It’s also important to note that you don’t have to attend every party you are invited to.  You will not be judged by the number of latkes you fry or cookies you bake (Susan, did you really cover an entire extended table with cookies?), nor by the hand-stamped, personalized gift-wrap you use.  If it’s fun….do it.  If it’s not…don’t.

The holidays should be about enjoyment.  Enjoying the music, the friends, the memories you’re creating with your children.  Every time you begin to feel that tightness in your chest, or the throbbing in your head — STOP!!  Look at what you’re doing, and ask yourself why??  And what you could do instead.  Come up with new traditions when the old ones no longer serve you.  Simpler ones.  Communal ones.

Don’t give up on things you value and priorities because “it’s the holidays.”  Too often I see people throw the budget out the window (and deeply regret it in January) because they have to buy expensive gifts (who said?); or they stop doing things that are important to them because of holiday obligations. Doesn’t make much sense.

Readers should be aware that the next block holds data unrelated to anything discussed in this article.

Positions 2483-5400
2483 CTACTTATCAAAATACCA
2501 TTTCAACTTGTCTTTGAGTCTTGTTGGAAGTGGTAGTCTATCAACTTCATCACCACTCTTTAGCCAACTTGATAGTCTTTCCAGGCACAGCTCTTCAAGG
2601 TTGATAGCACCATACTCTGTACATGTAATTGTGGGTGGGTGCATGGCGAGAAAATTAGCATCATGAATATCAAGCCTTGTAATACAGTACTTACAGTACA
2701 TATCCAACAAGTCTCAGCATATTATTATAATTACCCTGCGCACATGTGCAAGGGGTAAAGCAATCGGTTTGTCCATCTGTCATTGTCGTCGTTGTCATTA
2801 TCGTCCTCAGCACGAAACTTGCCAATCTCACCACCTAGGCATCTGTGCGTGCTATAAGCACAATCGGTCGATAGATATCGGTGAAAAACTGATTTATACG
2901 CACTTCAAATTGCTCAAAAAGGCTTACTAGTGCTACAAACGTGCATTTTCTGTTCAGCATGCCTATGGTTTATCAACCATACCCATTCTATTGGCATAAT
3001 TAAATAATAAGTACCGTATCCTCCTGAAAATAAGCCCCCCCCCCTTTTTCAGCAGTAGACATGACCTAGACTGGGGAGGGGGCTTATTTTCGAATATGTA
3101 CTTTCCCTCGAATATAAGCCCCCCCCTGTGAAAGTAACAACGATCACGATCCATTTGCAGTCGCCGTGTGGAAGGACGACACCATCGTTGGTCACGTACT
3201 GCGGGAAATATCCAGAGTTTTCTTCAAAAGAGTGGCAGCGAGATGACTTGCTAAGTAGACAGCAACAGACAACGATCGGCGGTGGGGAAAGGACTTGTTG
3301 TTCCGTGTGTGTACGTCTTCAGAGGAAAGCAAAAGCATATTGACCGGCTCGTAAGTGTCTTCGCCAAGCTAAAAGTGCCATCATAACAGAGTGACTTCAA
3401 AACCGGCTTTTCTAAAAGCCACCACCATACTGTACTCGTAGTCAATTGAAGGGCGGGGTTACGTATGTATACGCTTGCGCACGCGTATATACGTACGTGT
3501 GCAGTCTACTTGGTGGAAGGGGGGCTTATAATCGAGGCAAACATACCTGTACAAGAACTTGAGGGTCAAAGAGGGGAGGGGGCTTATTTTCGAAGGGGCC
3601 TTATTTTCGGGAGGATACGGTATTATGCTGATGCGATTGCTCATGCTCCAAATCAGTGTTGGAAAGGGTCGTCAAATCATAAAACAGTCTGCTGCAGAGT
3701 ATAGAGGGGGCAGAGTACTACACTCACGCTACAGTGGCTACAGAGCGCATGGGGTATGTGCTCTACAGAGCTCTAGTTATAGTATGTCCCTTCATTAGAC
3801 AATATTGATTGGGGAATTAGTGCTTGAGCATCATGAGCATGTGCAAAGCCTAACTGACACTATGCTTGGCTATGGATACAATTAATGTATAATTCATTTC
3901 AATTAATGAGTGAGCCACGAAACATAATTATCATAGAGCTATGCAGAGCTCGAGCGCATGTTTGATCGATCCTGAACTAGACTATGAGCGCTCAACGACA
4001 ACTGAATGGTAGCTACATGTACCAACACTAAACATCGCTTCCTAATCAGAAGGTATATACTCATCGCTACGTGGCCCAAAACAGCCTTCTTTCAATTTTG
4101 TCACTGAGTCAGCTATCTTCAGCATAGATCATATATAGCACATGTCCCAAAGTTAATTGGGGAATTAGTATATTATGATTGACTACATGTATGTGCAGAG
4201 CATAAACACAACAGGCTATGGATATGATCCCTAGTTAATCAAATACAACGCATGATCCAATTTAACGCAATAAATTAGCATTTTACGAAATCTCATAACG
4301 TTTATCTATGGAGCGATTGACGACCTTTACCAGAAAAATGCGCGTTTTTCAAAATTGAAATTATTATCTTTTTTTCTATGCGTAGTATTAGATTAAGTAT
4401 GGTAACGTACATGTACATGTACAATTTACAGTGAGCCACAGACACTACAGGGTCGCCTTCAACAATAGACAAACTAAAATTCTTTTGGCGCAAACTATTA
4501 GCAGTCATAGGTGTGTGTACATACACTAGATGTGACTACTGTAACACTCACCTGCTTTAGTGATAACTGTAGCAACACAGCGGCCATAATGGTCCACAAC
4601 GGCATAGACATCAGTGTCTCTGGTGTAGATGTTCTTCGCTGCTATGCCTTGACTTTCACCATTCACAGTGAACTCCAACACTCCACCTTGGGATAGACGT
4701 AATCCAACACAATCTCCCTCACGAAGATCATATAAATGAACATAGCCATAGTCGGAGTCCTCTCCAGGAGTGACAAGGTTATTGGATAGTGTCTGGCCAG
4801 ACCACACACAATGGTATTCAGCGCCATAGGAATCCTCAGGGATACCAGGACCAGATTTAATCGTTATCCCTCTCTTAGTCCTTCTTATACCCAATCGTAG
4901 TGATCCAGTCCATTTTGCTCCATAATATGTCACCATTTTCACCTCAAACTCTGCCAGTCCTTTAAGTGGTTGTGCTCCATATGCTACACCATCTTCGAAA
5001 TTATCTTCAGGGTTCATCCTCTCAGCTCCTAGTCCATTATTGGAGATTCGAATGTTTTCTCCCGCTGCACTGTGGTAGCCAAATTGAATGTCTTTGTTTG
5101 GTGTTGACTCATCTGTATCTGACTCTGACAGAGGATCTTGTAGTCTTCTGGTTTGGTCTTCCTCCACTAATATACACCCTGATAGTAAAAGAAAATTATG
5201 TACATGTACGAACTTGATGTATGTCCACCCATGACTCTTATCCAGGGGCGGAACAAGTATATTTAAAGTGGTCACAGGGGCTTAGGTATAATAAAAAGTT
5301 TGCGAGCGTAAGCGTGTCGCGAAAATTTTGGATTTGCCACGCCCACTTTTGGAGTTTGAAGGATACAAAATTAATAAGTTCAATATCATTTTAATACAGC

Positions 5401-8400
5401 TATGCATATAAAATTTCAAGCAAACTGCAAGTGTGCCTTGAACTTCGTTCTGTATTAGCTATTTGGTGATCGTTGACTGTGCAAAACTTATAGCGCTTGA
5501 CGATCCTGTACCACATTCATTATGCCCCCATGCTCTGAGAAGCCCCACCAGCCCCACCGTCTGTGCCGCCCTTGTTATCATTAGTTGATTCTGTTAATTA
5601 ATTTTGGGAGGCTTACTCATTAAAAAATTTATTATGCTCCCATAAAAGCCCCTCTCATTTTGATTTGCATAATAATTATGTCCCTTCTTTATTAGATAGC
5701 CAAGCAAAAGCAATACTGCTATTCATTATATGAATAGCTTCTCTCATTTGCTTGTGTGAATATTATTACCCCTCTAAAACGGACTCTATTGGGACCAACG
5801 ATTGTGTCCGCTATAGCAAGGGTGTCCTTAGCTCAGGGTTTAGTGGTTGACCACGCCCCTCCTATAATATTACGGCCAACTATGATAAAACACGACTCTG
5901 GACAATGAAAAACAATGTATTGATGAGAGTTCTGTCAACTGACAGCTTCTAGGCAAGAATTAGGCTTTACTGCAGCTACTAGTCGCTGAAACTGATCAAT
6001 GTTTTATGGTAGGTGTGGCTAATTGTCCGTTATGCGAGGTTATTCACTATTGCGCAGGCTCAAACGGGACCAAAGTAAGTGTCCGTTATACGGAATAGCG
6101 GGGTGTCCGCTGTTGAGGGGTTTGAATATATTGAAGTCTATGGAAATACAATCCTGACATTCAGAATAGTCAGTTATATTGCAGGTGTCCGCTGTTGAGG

Above all, keep your sense of humor.  In a season that’s supposed to be about the “ho ho ho”, I’m already seeing a lot of “bah humbug”.  When you come right down to it, what the holidays are all about are family, friends and good feelings.  If you can stay focused on those as your priorities, you’ll arrive at the New Year with your sanity intact.

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It’s all too much

Martha Beck recently wrote an article in “O” magazine on the anthropological reasons for overwhelm.  She says that ‘”Overwhelm” is increasingly common as demands on human attention increase exponentially. The human brain just wasn’t designed to handle the environment we inhabit. ”

I felt like she was talking directly to me.

She goes on to say that throughout the ages, human life has been shaped by scarcity in every area of our lives.  For most of the Western World, at least, that is no longer the case.  “Yet our brains, instincts, and socialized behavior are still geared to an environment of lack. The result? Overwhelm—on an unprecedented scale.”